Technical reports

Hydrostratigraphy, hydrogeology and system conceptualisation of the Great Artesian Basin

Ransley TR and Smerdon BD (eds) (2012) Hydrostratigraphy, hydrogeology and system conceptualisation of the Great Artesian Basin. A technical report to the Australian Government from the CSIRO Great Artesian Basin Water Resource Assessment. CSIRO Water for a Healthy Country Flagship, Australia.

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Chapter 2: Jurassic-Cretaceous geology
Figure 2.2 Digital elevation model with Great Artesian Basin boundary and aquifer recharge zones
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Figure 2.3 Digital elevation model with Great Artesian Basin boundary and aquifer recharge zones
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Figure 2.4 Basement to the Great Artesian Basin showing structural elements of the Carpentaria-Karumba and Laura-Kalpowar basins
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  • Elevation of base of GAB sequence: Layer 10 Great Artesian Basin base of Jurassic-Cretaceous sequence surface
  • Structures: Line features representing the structures in the Carpentaria and Kurumba basin, captured from the Geology of the Carpentaria and Kurumba Basins Queensland 1980 hard copy map compiled 1977 by J.Smart, H.F. Doutch, Miss D. M. Pillinger, BMR; K. G. Grimes, GSQ.
Figure 2.7 Basement of Great Artesian Basin with underlying geological basins
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Figure 2.8 Basement surface of the Carpentaria and Laura basins with underlying sedimentary basins
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Figure 2.12 Configuration, extent and thickness of the basal Jurassic-Cretaceous sandstone aquifers in the Carpentaria and Laura basins
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Figure 2.13 Mesozoic geology of the Carpentaria and Laura basins highlighting thickness of the onshore Normanton Formation aquifer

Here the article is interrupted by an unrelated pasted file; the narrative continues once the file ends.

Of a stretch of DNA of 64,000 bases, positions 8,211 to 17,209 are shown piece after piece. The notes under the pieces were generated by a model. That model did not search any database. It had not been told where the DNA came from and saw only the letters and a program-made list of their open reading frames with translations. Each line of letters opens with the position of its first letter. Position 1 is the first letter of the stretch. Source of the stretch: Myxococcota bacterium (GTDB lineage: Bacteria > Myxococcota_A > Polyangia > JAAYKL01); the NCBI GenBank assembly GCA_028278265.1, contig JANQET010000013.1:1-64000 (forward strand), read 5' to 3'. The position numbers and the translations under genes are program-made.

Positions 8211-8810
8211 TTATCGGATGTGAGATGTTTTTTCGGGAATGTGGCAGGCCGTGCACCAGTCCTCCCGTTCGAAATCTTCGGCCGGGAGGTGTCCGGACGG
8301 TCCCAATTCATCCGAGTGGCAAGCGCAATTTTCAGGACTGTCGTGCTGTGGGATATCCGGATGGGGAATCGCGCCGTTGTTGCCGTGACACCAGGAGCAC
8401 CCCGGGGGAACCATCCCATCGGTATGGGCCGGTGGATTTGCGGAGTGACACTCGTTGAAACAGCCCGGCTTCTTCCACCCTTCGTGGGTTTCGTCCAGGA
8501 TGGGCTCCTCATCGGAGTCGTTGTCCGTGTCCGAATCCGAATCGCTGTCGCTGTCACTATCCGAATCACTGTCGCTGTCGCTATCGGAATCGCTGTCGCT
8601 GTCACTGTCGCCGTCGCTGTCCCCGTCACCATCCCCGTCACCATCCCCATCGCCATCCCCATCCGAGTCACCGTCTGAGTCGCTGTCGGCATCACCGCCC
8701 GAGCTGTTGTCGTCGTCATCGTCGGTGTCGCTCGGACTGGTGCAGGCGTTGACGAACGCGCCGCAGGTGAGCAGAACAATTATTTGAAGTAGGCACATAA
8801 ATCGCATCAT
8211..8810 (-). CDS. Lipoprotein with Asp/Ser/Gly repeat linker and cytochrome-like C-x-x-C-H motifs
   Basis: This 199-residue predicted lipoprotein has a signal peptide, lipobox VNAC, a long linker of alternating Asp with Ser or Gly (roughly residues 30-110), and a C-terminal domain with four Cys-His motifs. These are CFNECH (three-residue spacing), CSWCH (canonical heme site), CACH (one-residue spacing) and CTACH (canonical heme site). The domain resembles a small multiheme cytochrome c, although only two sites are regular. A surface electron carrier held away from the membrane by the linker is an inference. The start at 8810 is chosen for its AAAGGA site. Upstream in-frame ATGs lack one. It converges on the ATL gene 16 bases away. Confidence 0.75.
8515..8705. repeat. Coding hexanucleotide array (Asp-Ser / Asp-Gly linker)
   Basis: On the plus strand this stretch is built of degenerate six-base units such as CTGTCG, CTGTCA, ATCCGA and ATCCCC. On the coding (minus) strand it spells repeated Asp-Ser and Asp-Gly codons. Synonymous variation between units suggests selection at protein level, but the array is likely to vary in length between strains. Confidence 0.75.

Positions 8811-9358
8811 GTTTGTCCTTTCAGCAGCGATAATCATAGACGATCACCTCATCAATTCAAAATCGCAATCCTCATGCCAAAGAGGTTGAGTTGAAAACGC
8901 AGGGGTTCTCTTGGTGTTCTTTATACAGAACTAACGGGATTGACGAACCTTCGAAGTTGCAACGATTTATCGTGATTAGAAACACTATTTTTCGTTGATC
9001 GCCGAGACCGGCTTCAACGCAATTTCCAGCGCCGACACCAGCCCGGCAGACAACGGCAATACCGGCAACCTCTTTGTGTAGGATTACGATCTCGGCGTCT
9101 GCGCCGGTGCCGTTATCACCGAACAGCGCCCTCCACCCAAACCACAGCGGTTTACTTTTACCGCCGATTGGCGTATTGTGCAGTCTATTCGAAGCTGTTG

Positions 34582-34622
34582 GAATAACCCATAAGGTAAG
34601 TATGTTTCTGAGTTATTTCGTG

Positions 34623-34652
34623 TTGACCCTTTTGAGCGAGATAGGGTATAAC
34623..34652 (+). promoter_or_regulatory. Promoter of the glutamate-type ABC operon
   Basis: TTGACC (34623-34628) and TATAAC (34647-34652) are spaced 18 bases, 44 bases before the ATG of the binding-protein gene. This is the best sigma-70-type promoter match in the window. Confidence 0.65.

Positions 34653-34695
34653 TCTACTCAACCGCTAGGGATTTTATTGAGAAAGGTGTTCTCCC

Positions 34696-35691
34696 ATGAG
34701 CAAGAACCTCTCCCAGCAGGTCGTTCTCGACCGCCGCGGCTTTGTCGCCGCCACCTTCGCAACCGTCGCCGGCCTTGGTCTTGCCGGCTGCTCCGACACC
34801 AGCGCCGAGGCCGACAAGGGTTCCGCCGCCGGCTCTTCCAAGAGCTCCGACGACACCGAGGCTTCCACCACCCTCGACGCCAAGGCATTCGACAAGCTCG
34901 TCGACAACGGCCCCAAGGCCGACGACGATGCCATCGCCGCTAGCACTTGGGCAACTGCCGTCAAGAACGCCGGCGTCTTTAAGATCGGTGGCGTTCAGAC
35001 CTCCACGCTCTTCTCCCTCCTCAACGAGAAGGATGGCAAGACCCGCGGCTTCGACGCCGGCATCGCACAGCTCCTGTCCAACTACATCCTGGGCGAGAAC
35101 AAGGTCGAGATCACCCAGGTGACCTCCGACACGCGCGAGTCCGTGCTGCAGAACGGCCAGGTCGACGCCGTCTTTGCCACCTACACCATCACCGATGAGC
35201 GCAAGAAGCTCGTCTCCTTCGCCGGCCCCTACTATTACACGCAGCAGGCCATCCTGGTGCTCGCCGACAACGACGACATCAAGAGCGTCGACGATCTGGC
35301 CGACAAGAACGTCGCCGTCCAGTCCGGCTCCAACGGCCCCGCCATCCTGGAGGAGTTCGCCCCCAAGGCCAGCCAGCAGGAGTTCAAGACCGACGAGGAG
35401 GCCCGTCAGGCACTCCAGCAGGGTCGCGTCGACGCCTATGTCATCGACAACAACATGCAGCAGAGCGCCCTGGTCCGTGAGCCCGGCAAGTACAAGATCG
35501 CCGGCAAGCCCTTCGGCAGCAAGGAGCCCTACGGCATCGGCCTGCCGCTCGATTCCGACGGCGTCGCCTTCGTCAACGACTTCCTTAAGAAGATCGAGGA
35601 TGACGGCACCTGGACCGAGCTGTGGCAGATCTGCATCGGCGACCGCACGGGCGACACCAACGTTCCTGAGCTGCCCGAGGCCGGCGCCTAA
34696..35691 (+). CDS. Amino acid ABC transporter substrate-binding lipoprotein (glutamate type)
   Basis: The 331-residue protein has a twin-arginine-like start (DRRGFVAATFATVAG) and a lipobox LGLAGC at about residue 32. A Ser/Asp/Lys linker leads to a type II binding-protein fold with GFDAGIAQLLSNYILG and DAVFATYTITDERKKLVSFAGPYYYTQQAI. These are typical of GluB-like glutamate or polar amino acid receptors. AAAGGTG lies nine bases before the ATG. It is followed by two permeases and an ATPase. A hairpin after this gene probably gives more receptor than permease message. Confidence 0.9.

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Figure 2.14 Sub-basins of the Carpentaria and Laura basins and relationships with contiguous basins
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Chapter 3: Cenozoic geology
Figure 3.1 Thickness of Cenozoic sequence over the Great Artesian Basin
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Figure 3.2 Thickness of Paleogene-Neogene sequence overlying the Great Artesian Basin
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Figure 3.3 Thickness of Cenozoic weathering
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Figure 3.4 Cenozoic geology and sequence thickness in the Karumba and Kalpowar basins
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Chapter 5: Hydrogeology of the Great Artesian Basin
Figure 5.2 Revised hydrogeological boundary of the Great Artesian Basin
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Figure 5.3 Location of Helidon Ridge
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Figure 5.7 Reinterpretation of the south-western onshore boundary of the Carpentaria hydrogeological basin
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Figure 5.8 Great Artesian Basin hydrogeological units on the basal unconformity juxtaposed with topmost hydrogeological units in underlying basins
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Figure 5.9 Extent of Paleogene-Neogene deposits in relation to the underlying Jurassic-Cretaceous sequence of the Great Artesian Basin
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Tables 5.2, 5.3 Figures 5.22, 5.23, 5.24, 5.25
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Figure 5.26 Spatial distribution of mean horizontal permeability and locations of data points
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Figure 5.29 Thickness of Rolling Downs group with location of polygonal faulting
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Chapter 6: Regional Watertable
Figure 6.1 Regional watertable in the Great Artesian Basin Note: elevation of the watertable is in mAHD
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Figure 6.25 Great Artesian Basin - wide coverage of healthy and persistent riparian vegetation based on three EVI time series coefficients for the period 2000-2008. Streams with high EVI values along their riparian corridors are shown in orange
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Chapter 7: Regional hydrodynamics
Figure 7.1 Groundwater temperature of the Cadna-owie - Hooray Aquifer and equivalents, derived from downhole, bottom of hole and surface (free-flowing) measurements